Lebanon (Levanone) (2010) Trailer
It's June of 1982, and four young Israeli soldiers are assigned to operate a single tank. Their first mission is to enter a civilian Lebanese village to clear it of possible PLO terrorists. Something goes horribly wrong, however, and the ensuing panic leads to miscommunication, death, destruction and hostages. All hell breaks loose around these young men as they face the perennial question: kill or be killed?
Lebanon is a sensual film in the dictionary sense of the word. The majority of the action takes place inside the tank, and a hot, sweaty, rusted-out place it is, rank with the odours of men and fear. Maoz is supported by a cast of Israel's finest up-and-coming young actors. He shows us war through the eyes of Yigal (Michael Moshonov, also starring in Bena at TIFF), Gamil (Zohar Strauss) and Asi (Itay Tiran). In addition, Yoav Donat plays Maoz as a young gunner. None of these men are heroes, none of them eager to kill or die themselves.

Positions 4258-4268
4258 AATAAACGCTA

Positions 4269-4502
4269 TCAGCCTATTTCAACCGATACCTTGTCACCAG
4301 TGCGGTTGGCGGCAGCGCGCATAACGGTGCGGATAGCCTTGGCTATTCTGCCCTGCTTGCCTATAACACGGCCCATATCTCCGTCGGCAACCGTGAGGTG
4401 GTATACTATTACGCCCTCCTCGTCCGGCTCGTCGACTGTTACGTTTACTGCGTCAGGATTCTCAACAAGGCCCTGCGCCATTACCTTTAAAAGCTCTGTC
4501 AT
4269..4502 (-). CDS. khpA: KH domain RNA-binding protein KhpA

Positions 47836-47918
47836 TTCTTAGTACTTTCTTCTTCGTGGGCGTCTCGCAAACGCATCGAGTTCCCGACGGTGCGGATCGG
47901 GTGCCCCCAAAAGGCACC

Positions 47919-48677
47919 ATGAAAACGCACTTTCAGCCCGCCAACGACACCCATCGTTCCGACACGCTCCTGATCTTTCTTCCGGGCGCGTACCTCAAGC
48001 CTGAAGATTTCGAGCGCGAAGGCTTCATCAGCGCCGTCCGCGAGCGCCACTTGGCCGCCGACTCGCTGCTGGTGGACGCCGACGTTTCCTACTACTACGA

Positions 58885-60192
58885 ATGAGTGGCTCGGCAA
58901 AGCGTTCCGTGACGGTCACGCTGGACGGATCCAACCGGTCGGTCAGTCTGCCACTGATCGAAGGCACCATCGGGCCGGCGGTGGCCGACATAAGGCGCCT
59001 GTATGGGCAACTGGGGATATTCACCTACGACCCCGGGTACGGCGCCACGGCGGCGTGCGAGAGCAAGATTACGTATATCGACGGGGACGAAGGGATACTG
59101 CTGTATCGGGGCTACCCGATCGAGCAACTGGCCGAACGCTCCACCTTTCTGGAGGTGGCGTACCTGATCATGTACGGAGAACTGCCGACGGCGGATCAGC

Maoz was a twenty-year-old novice soldier in the initial days of the first Lebanon war. Traumatized by his time in combat, he for years manifested his distress as outbursts of anger and long stretches of depression. It wasn't until 2007 that he felt there might be something to gain, both for himself and others, from creating a fictionalized version of his experiences.
Lebanon joins a growing body of films from the last few years, including Beaufort and Waltz with Bashir, in which a particular generation of Israeli soldiers look for a way to bare their souls, voice their angry questions and search for a fitful peace. By braving his own “heart of darkness,” Maoz has created a film that poses ground-level questions about war and how obtuse our societies are to assume there will be no repercussions for the young people we ask to wage it.
2 min 24 sec
September 21, 2009
Sony Pictures Classics
August 6, 2010
No Music Available